Association Analysis of Nuclear Receptor Rev-erb Alpha Gene (NR1D1) and Japanese Methamphetamine Dependence

Author(s): Taro Kishi, Tsuyoshi Kitajima, Kunihiro Kawashima, Tomo Okochi, Yoshio Yamanouchi, Yoko Kinoshita, Hiroshi Ujike, Toshiya Inada, Mitsuhiko Yamada, Naohisa Uchimura, Ichiro Sora, Masaomi Iyo, Norio Ozaki, Nakao Iwata

Journal Name: Current Neuropharmacology

Volume 9 , Issue 1 , 2011

Become EABM
Become Reviewer
Call for Editor


Several investigations suggested abnormalities in circadian rhythms are related to the pathophysiology of psychiatric disorders, including drug addiction. Recently, orphan nuclear receptor rev-erb alpha and glycogen synthase kinase-3 β (GSK-3β) were shown to be important circadian components. In addition, the orphan nuclear receptor rev-erb alpha is a key negative feedback regulator of the circadian clock. These evidences indicate that rev-erb alpha gene (NR1D1) is a good candidate gene for the pathogenesis of methamphetamine dependence. To evaluate the association between NR1D1 and methamphetamine dependence, we conducted a case-control study of Japanese samples (215 methamphetamine dependence and 232 controls) with three tagging SNPs selected by HapMap database. Written informed consent was obtained from each subject. This study was approved by the ethics committees at Fujita Health University, Nagoya University Graduate School of Medicine and each participating member of the Institute of the Japanese Genetics Initiative for Drug Abuse (JGIDA). We did not detect an association between NR1D1 and Japanese methamphetamine dependence patients in allele/genotype-wise analysis, or the haplotype analysis. Our findings suggest that NR1D1 does not play a major role in the pathophysiology of methamphetamine dependence in the Japanese population.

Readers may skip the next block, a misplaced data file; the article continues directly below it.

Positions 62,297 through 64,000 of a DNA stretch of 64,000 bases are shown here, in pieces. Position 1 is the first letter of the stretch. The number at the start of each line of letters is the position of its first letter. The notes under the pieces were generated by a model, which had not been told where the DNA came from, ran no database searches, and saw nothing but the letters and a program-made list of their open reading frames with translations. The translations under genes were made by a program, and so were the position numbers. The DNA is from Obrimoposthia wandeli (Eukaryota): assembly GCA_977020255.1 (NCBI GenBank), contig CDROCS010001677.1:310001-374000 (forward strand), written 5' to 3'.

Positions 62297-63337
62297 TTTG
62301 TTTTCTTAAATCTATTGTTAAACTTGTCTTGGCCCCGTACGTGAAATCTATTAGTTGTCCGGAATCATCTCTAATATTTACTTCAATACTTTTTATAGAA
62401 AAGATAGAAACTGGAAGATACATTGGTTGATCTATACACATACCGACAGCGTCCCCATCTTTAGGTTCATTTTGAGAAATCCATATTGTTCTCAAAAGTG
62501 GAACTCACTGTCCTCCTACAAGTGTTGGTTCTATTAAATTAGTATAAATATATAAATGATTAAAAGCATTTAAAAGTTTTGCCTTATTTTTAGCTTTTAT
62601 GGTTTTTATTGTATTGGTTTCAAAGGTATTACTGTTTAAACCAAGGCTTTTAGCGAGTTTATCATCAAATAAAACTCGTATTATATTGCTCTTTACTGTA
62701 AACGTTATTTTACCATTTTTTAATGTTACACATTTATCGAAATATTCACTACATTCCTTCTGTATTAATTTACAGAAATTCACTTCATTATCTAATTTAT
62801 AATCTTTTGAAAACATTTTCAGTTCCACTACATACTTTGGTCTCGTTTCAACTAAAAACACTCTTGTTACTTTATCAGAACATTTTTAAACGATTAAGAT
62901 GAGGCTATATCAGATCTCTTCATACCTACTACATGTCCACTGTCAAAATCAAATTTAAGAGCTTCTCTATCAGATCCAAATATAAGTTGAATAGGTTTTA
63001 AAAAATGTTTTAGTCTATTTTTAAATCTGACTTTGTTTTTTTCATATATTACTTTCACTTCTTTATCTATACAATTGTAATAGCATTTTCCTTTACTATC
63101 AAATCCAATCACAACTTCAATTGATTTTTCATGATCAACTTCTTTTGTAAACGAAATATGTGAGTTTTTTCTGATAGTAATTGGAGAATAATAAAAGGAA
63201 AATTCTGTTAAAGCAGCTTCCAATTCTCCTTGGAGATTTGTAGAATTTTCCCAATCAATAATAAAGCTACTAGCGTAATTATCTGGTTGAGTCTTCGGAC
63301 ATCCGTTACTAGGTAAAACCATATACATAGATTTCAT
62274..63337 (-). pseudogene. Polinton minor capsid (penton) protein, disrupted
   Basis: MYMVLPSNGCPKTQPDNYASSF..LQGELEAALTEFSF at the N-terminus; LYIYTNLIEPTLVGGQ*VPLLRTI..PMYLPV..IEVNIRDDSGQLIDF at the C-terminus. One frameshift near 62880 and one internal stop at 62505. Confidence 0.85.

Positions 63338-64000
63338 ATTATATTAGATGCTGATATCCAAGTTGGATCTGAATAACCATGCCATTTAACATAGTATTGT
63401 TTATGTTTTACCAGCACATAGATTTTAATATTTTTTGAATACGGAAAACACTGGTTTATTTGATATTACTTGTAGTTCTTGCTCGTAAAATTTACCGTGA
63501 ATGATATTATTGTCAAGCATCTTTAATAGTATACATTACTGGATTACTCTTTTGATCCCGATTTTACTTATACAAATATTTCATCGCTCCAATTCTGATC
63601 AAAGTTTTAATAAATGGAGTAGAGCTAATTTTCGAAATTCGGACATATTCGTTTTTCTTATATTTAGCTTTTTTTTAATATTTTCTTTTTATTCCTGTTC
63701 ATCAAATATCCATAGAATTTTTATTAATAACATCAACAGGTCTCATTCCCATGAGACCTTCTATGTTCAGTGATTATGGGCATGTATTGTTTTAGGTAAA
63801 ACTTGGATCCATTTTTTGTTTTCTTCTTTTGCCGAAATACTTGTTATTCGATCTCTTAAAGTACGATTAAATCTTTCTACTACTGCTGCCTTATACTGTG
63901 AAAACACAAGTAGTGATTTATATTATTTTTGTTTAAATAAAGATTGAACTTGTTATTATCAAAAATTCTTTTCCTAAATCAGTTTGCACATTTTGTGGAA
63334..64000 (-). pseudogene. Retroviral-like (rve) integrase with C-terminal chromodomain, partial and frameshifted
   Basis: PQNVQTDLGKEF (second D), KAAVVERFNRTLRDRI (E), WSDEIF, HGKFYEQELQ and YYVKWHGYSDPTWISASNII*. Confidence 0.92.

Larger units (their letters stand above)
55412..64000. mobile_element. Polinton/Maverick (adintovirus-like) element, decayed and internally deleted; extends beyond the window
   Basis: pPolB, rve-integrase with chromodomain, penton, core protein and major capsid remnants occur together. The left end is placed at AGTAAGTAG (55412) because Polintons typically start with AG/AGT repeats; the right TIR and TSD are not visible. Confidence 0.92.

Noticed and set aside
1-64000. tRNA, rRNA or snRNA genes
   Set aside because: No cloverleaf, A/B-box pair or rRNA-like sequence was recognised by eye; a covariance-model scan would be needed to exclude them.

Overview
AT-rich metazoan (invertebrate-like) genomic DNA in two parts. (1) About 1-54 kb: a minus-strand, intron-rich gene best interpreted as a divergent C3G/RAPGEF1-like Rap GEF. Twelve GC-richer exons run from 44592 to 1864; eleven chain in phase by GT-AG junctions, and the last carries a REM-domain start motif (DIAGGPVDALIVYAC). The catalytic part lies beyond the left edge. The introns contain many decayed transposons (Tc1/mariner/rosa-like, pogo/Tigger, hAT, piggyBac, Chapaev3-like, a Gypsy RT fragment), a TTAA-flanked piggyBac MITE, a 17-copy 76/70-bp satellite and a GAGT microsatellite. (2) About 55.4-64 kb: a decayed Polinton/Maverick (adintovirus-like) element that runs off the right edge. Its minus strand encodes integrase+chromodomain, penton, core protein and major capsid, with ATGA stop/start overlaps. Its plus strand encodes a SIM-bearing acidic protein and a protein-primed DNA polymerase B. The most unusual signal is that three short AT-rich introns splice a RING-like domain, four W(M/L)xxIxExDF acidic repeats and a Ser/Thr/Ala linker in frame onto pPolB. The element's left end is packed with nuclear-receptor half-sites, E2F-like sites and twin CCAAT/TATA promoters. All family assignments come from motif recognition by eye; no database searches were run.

Keywords: Orphan nuclear receptor Rev-erb alpha gene (NR1D1), methamphetamine dependence, tagging SNPs, linkage disequilibrium, psychotic symptoms, neuroleptics, Alpha Gene (NR1D1), Nuclear Receptor Rev-erb, kinase-3 (GSK-3), NR1D1

Rights & PermissionsPrintExport Cite as

Article Details

Year: 2011
Page: [129 - 132]
Pages: 4
DOI: 10.2174/157015911795017065

Article Metrics

PDF: 22